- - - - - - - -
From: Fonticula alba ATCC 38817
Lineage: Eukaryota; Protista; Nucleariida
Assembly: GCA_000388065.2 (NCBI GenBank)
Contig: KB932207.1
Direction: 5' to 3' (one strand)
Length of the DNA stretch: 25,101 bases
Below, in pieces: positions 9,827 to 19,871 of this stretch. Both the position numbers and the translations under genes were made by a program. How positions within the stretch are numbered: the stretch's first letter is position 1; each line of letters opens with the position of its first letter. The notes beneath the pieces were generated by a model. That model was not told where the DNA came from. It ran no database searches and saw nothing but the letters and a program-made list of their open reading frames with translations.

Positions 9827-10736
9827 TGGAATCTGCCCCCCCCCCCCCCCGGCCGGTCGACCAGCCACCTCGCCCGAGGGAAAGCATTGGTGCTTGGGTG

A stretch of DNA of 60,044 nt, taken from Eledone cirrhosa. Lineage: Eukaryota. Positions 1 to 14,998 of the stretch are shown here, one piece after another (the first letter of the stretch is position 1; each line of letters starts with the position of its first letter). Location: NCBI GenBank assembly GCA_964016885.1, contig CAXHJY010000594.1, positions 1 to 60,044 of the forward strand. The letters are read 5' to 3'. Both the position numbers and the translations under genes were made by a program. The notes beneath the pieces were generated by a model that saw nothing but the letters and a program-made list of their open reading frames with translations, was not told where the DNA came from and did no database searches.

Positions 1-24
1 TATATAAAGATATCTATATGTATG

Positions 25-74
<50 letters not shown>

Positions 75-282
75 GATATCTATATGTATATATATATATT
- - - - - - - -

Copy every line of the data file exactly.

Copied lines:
From: Fonticula alba ATCC 38817
Lineage: Eukaryota; Protista; Nucleariida
Assembly: GCA_000388065.2 (NCBI GenBank)
Contig: KB932207.1
Direction: 5' to 3' (one strand)
Length of the DNA stretch: 25,101 bases
Below, in pieces: positions 9,827 to 19,871 of this stretch. Both the position numbers and the translations under genes were made by a program. How positions within the stretch are numbered: the stretch's first letter is position 1; each line of letters opens with the position of its first letter. The notes beneath the pieces were generated by a model. That model was not told where the DNA came from. It ran no database searches and saw nothing but the letters and a program-made list of their open reading frames with translations.

Positions 9827-10736
9827 TGGAATCTGCCCCCCCCCCCCCCCGGCCGGTCGACCAGCCACCTCGCCCGAGGGAAAGCATTGGTGCTTGGGTG

A stretch of DNA of 60,044 nt, taken from Eledone cirrhosa. Lineage: Eukaryota. Positions 1 to 14,998 of the stretch are shown here, one piece after another (the first letter of the stretch is position 1; each line of letters starts with the position of its first letter). Location: NCBI GenBank assembly GCA_964016885.1, contig CAXHJY010000594.1, positions 1 to 60,044 of the forward strand. The letters are read 5' to 3'. Both the position numbers and the translations under genes were made by a program. The notes beneath the pieces were generated by a model that saw nothing but the letters and a program-made list of their open reading frames with translations, was not told where the DNA came from and did no database searches.

Positions 1-24
1 TATATAAAGATATCTATATGTATG

Positions 25-74
<50 letters not shown>

Positions 75-282
75 GATATCTATATGTATATATATATATT